Arkansas ranked No. 43 in overall child well-being for the second year in a row in a report released last week by the Annie E. Casey Foundation.
The annual Kids Count Data Book measures child welfare on a national and state level using 16 indicators categorized into four domains: economic well-being, education, health and family, and community factors. Scores based on the indicators are used to rank the overall well-being of children in each state and Washington, D.C.
The top three states in the survey were New Hampshire, Utah and Massachusetts.
Ranking worse than Arkansas, starting with No. 44, were Texas, Arizona, Alabama, Oklahoma, Nevada, Mississippi, Louisiana and New Mexico.
Each year, data from previous years is used to calculate the scores. This year's report is based mostly on statistics from 2020 and 2021.
"This data is reflective of what was happening during the pandemic. The number of children that are 3 and 4 that weren't attending school could very much be because folks didn't want their 3-year-olds out there in the middle of a pandemic," said Keesa Smith, executive director of Arkansas Advocates for Children and Families, which is the state's member of the Kids Count network.
The Annie E. Casey Foundation chooses an issue to emphasize in each report.
The foreword of this year's report is on access to child care, highlighting data that isn't directly factored into a state's child well-being score.
"When we talk about child care, we're primarily talking about day cares," Smith said. "One of the things about Arkansas is that typically, cost is not problematic. But one of the biggest issues that we saw is that there are limited, limited slots for babies and toddlers. It's easier to take care of school-aged kids. ... So if you're a new mom, who's coming to the end of, you know, her time off after the pandemic and you're trying to return to work, it's very tough to find care for your small child."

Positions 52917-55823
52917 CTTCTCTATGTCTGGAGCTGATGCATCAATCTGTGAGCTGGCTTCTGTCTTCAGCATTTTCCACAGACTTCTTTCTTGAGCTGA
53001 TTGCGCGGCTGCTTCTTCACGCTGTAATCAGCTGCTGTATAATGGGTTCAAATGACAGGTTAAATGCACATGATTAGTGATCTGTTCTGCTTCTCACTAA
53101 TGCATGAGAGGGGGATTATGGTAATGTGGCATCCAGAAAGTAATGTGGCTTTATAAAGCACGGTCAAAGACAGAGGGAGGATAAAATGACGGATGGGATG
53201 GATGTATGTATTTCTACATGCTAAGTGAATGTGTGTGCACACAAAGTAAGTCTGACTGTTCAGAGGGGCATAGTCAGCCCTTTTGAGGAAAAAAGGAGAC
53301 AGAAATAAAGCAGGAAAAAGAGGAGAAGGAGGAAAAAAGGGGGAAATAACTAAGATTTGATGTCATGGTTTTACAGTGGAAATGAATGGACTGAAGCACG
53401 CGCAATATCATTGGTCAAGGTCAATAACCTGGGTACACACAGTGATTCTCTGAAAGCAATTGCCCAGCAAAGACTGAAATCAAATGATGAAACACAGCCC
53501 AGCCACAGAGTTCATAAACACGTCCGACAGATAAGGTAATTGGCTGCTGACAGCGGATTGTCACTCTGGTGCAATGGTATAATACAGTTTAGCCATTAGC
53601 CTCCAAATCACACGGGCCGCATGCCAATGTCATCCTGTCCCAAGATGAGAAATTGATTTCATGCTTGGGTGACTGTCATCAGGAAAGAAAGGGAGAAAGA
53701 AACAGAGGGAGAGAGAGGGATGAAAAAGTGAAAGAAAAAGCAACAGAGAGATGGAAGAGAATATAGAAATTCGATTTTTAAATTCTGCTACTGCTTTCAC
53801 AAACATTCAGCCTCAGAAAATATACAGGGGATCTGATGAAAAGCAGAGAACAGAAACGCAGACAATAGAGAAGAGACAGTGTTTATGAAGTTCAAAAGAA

For low-income families in Arkansas, financial help with child care is available through a federally funded program administered by the state Department of Human Services.
"Access to child care is a national issue, and we will continue to focus on programs and policies that address this," DHS spokesman Gavin Lesnick said in an email. "It's important to note that Arkansas has been fortunate to add almost 8,000 additional infant, toddler and school-age slots to licensed programs across the state with American Rescue Plan Act funds. We also lost only 48 providers during COVID but added 260 across the state from March 2020 through March 2022."
According to the data book, in Arkansas the annual cost of center-based child care for toddlers last year was $6,806. The report cites a survey from 2020-21 that found that 15% of children 5 years and younger in the state had a family member who had undergone job changes due to lack of child care access in the past 12 months.
Arkansas ranked No. 46 in family and community, which is measured by the numbers of children in single-parent families, children in families where the household head lacks a high school diploma, children living in high-poverty areas and births to teenagers ages 15-19 per 1,000 female teens in that age group.
In economic well-being, Arkansas ranked No. 40.
The indicators used to determine a state's score in that area are the percentages of children in poverty, children whose parents lack secure employment, children living in households with high cost burden and teens not in school and not working.
"One of the biggest things that you see from the report is the number of children that are living in poverty," Smith said. "We have 22% of children in Arkansas living in poverty, and in a good amount of our areas in the state that you travel to, there are several places where you can work, you can go to work every single day, and still not be -- still not make enough to not be classified as living in poverty."
In education, Arkansas ranked No. 37, down from No. 34 in 2022.
Indicators used to calculate the education score are young children not in school, fourth graders not proficient in reading, eighth graders not proficient in math and high school students not graduating on time.
"Arkansas is improving in the area of education, but there is still a level of investment that has to happen more significantly in that area," Smith said. "We will see if some of the investments that have been written into the LEARNS Act, if that's going to manifest itself in children having better outcomes.
"Right now we're better than where we are in other areas, but there's a lot of room to grow, especially when we talk about reading proficiency [and] math proficiency."
In its report, the Annie E. Casey Foundation called for more investment in child care by the federal government and state and local governments and for Congress to expand a federal program serving student parents.
Governments should also eliminate unnecessary regulations preventing people from opening home-based child care businesses and look for ways to support businesses already in operation, the foundation said.